It is important to note though that roasting a coffee darker is a great way to camouflage poor quality coffee as the darker coffees are roasted the more they all taste the same. That is why roasters who invest heavily in the quality of their greens rarely wish to roast too dark or they will cover up all of the complexity and interesting flavours inherent in the beans.

The coffee

We used a delicious coffee from Brazil called Pinot for this experiment which we sourced from Kamba Coffee. I chose this coffee because it is sweet but a classic nutty Brazil. The beans are even in size and because the altitude is not very high the beans are not so dense, making development easier (in theory). We are roasting this coffee for our wholesale stockists at present so you can try it at one of the great cafes that serve our coffee. 

The brew

We ground our roasted coffee using a Rhinowares ceramic burr hand grinder. This is the perfect grinder for using outdoors as it is 100% human powered. We do sell it on our website and you can find out more about it HERE. We used Alan and Abby's well loved Moka Pots to brew up our freshly roasted coffee. 

NOW - I can feel all you coffee nerds out there getting ready to message me! You are right, coffee tastes much better if you rest it a bit after roasting before you brew it*. (*this warrants a whole other blog post - will put one together soon)

But we were there around the campfire, we had used up all this energy shaking a cast iron pan for 15 minutes. The pancakes were ready. We had to brew our coffee NOW!

The taste

I have to be honest here, I was really prepared for the worst...

 

I'm not a coffee roaster.

I understand how complex and skilled the roasting process is.

We had no real control over heat or heat distribution.

There was A LOT OF SMOKE!!

But... actually the coffee tasted pretty good. 

It tasted like ... coffee. There was a bit of a campfire taste to it but it had decent body and was reasonably sweet. It wasn't sour, it wasn't bitter. Pretty good for a first attempt.

Because we have no control over or way of measuring the variables, there is no way of getting the same result next time. But that certainly doesn't mean we won't try again.

We left Alan and Abby with some greens and a the grinder so they are going to keep experimenting and we look forward to collaborating again in future for another fire pit coffee roasting session.

Ethiopian Coffee Ceremony

In Ethiopia, where coffee originated, drinking it an integral part of the culture. Unusually for a coffee producing country, Ethiopia has a very high rate of domestic consumption of around 50% of production. This is only matched in Brazil. Coffee is a part of daily culture and socialising with family, friends and neighbours. The traditional coffee ceremony sees coffee being roasted in a pan over an open fire, being crushed in a mortal and pestle before being brewed in a vessel containing boiling water on the open flame. The host then pours the coffee for all participants by moving the tilted boiling pot over a tray with small, handleless cups from a height of one foot without stop until each cup is full. The coffee is then re-brewed twice more. The third weakest brew is shared with children. This is the traditional way which we were lucky enough to experience at a ceremony performed at Adola washing station for us when we visited. We also experienced modern city coffee culture in Addis Ababa by visiting a few of the many cafes there. It was still very much a social event and we were struck by the lack of mobile phones on tables as people chatted together over coffee.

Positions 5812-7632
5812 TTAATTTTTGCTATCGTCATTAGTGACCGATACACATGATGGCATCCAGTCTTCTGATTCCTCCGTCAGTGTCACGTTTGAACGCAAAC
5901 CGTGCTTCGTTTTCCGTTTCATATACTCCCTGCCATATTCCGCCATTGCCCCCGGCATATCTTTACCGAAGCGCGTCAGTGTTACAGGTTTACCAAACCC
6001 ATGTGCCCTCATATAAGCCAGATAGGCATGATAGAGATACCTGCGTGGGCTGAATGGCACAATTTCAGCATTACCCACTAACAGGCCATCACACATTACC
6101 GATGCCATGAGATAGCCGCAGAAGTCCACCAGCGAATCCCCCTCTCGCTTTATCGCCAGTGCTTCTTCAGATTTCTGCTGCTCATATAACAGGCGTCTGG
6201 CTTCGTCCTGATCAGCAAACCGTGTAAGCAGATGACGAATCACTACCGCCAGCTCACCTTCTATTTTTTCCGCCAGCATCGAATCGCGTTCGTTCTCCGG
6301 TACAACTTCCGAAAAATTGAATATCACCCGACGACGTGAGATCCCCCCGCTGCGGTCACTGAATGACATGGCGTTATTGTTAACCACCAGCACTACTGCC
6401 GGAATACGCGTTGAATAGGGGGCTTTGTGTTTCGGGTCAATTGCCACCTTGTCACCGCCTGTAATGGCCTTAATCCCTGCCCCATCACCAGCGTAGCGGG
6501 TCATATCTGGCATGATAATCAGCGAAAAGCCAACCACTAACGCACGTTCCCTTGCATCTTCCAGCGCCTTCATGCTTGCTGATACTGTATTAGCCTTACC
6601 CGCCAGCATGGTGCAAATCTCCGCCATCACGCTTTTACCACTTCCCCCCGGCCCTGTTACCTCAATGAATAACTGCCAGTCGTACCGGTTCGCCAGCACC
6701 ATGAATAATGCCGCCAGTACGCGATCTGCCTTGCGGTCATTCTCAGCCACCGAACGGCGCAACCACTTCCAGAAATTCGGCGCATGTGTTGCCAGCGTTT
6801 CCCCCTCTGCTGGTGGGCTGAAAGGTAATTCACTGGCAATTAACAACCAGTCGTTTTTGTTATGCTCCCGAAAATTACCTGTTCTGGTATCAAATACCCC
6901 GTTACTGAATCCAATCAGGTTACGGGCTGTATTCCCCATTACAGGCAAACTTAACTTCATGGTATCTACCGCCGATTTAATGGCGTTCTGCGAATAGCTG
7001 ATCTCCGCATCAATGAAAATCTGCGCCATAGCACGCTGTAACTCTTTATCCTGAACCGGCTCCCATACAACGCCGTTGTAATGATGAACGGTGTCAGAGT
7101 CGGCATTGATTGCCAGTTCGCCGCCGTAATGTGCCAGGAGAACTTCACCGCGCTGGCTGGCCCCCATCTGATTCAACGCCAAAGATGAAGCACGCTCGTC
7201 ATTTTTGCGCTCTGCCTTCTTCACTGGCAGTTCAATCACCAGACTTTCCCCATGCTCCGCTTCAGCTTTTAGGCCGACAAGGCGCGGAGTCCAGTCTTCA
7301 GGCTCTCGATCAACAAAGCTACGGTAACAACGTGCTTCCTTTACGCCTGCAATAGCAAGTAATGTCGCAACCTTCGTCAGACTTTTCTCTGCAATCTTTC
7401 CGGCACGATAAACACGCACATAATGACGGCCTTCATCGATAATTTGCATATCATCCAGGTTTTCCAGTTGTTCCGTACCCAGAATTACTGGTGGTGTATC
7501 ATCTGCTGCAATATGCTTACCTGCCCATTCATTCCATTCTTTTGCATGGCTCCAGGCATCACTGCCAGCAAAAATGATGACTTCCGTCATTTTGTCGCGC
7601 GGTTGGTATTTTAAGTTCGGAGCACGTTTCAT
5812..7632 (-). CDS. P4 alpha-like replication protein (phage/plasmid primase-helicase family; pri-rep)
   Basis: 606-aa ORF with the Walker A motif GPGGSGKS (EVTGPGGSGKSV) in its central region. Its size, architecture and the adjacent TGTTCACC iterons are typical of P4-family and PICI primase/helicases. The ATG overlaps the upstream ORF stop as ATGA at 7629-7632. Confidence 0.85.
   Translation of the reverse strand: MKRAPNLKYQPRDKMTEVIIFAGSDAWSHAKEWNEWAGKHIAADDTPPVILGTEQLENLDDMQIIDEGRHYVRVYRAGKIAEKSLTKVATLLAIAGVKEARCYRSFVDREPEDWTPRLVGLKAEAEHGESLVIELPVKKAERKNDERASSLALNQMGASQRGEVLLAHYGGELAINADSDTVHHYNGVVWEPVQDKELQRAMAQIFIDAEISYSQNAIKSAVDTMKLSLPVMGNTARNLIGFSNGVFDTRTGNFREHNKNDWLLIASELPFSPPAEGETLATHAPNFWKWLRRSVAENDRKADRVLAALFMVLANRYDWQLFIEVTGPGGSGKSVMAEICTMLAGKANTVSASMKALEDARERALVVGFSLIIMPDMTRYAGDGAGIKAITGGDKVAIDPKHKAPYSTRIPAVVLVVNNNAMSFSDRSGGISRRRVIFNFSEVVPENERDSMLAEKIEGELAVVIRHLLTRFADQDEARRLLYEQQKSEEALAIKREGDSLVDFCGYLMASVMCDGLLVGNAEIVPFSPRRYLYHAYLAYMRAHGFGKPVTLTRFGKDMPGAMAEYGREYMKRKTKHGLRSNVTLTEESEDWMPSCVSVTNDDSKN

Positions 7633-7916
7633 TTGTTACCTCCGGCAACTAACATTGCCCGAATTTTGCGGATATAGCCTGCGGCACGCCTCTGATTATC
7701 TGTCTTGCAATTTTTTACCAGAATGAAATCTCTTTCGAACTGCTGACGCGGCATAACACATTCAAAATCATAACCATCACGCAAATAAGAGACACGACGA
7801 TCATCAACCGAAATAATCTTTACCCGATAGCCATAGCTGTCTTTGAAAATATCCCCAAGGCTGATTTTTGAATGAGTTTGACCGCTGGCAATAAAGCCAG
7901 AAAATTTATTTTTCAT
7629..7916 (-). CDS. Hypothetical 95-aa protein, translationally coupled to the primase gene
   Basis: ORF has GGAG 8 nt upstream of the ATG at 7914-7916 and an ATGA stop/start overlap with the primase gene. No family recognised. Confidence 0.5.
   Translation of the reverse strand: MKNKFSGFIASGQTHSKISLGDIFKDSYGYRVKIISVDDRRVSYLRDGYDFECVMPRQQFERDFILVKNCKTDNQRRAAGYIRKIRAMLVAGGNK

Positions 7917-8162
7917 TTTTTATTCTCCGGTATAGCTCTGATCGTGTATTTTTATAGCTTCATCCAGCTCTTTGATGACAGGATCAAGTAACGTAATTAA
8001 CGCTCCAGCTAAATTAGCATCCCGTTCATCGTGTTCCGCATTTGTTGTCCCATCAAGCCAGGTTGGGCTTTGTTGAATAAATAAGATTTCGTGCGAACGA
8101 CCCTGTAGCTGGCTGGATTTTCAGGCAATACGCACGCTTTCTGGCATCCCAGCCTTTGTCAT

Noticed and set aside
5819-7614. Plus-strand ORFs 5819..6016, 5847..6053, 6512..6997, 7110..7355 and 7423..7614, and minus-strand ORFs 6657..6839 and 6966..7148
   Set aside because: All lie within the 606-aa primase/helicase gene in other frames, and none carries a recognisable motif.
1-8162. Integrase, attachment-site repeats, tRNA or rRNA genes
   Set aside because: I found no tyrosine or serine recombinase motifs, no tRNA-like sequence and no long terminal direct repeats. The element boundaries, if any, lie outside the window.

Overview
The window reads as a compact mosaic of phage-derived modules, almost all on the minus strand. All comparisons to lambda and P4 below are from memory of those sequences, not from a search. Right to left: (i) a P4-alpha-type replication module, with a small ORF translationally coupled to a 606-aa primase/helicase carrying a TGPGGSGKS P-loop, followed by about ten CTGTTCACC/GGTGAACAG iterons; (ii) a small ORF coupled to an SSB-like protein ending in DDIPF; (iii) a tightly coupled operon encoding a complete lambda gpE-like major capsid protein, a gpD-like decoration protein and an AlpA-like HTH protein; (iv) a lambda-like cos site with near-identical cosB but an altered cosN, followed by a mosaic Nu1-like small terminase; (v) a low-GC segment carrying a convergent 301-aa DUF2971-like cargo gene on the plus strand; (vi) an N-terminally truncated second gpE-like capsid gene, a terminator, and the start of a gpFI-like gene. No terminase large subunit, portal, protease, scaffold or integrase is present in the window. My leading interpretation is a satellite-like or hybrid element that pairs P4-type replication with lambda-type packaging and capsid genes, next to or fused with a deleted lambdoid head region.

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Lessons Learned from Fire Pit Coffee

So this is what I took away from today's experience. The process was a lot of fun. But it wasn't so much about the coffee, it was more about the people. 

Here's the thing, it actually only confirmed what I always thought. Coffee is social.

The cup of coffee we produced today together around a campfire was made up of all these things: the fun process with the fire itself; the chat while we roasted; Alan and Abby's adorable kids and fluffy dog hanging out and eating pancakes; Toby coming along to take pictures with us and join in the chat; trying something new and figuring it all out. These are all the things that made the coffee taste good.

2020 has been a year all about understanding how important social interactions are and coffee has a long tradition of fuelling these interactions. Even though we have had to move so much stuff online, we hope you are enjoying coming along for the ride, virtually at least.

Thank you Alan and Abbey for this fun collaboration - you can find them on Instagram @getafterit_nashy and @getafterit_abs. A big thank you to Toby Jeffries from Team Steam who came along and took the super pics!